Broaden the onion horizon

We all get in a rut sometimes. Let’s not do that with onions. The onion is the most important part of my diet. I love them in almost everything. For years I bought yellow onions (by far the most common) and then switched to white for no reason. Now that I am older and arguably wiser I try to purchase the proper onion for the application.

Yellow onions (British say brown onion) are fine for everyday use. They caramelize well and are fairly universal. Boring! They sweeten up when cooked and are not very offensive in odor or bite.

White onions are also universal. They are a little sturdier than yellow and provide a bit more bite. Served raw these can get the waterworks going. Onion lovers may enjoy this one as a substitute in recipes calling for yellow. Give me a disc of plain white onion with a giant scoop of coleslaw. Heaven.

Red equals raw. I love the red onion for salads, with ceviche, macerated in oil, and in most things less than fully cooked. There’s a certain amount of sweetness in a dressing or vinaigrette that the red can provide. But stir fry grilling is a great application, too.

Vidalia. When these hit the produce section I almost quit buying the other stuff. Named for their origin in Georgia these babies are a little sweeter than others. Oh, the sweetness is worth the wait. I enjoy them while I can, and am sure to make a nice pot of chili during their season.

Thank God for little green onions. Don’t forget about these. They are cheap and oft overlooked. Chop them up (I actually use scissors) and throw them in the dish for a last minute seasoning in soups, pasta dishes, and anything that has a sauce. I love them in a Bloody Mary and as a garnish for seafood. Yes, I eat them raw.

Plant a little garden, eat a lot of peaches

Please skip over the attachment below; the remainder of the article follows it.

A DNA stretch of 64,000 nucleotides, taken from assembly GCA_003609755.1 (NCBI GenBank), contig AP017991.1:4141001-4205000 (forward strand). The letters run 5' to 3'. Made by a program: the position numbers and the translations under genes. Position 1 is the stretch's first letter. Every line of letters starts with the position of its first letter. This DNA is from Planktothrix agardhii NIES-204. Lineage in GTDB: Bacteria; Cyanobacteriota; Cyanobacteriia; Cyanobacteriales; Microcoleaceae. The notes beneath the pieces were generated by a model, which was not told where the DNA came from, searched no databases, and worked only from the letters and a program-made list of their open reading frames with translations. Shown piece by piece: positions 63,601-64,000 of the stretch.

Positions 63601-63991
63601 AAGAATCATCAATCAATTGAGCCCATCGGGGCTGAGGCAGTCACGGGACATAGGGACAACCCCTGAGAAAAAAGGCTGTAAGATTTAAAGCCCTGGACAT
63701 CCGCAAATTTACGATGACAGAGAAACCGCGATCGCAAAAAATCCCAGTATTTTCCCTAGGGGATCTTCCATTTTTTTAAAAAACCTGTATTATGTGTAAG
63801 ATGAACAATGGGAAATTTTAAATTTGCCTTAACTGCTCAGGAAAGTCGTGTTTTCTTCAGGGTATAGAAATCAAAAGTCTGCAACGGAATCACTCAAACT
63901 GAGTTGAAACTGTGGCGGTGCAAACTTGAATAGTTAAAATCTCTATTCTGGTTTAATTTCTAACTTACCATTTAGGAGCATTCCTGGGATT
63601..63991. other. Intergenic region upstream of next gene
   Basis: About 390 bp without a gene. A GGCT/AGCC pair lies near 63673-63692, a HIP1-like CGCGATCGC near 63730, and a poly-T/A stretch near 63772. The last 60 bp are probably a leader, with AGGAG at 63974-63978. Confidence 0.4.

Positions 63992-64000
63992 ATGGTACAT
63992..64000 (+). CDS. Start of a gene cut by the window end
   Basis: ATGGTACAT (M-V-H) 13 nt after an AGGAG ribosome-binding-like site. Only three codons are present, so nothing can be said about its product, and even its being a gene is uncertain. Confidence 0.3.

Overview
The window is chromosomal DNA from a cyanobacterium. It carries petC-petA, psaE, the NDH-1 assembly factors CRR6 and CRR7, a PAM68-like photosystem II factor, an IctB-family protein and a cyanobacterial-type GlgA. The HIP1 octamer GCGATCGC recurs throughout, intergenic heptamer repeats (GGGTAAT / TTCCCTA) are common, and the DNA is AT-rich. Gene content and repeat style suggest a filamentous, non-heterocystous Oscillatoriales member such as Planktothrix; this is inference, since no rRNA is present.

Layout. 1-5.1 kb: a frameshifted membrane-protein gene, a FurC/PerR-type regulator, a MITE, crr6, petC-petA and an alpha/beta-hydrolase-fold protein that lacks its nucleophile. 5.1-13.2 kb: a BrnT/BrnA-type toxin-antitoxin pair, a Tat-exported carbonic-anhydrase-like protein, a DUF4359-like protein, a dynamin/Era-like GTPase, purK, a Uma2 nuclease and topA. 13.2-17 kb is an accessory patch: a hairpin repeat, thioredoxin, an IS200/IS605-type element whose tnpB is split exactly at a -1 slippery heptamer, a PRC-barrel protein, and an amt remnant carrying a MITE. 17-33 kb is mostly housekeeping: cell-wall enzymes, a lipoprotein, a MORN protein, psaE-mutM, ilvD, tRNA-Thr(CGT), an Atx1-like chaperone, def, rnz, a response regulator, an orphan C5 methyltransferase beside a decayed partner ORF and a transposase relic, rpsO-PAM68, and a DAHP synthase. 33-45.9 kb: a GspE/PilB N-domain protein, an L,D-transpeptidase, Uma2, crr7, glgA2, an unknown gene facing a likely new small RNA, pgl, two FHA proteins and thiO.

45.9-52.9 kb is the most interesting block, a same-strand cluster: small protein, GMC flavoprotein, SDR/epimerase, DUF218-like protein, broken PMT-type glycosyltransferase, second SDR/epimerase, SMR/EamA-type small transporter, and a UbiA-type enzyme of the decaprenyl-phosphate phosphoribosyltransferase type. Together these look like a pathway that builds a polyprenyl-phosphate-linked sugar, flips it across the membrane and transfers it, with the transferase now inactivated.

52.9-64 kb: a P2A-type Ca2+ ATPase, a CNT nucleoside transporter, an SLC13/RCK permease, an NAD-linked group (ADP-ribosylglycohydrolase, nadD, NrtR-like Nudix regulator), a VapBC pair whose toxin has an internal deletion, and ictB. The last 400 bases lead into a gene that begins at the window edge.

At MacDonald Manor we have a designated garden area. It’s reserved for peaches, oranges, kumquats, strawberries, corn and tomatoes. The usual fare. I wouldn’t call myself Old MacDonald just yet. Bubble on the other hand is cultivating crop after crop year round.

Right now he’s growing purple top and white globe turnips, cabbage, cauliflower and peas. Next step is composting for March when we all get busy with corn, tomatoes, etc. But the fact that he’s putting his own food on his own table (and occasionally mine) is enough to make me think everyone with a yard full of sunshine should make a resolution to grow their own.

Composting is for winners
Composting is about the easiest thing you can do. If you have a tendency to be lazy, it’s the greatest way to cover your tracks. It doesn’t have to be fancy. A pile of leaves will do. Throw your eggshells and banana peels along with your leftover onion skins and cabbage leaves into the pile and give it a turn every once in a while. You’ll leave a smaller footprint and your new garden will flourish. Combine this with recycling and your lazy butt will only have to take the can to the street every other week! It’s a resolution to promote laziness! I love it!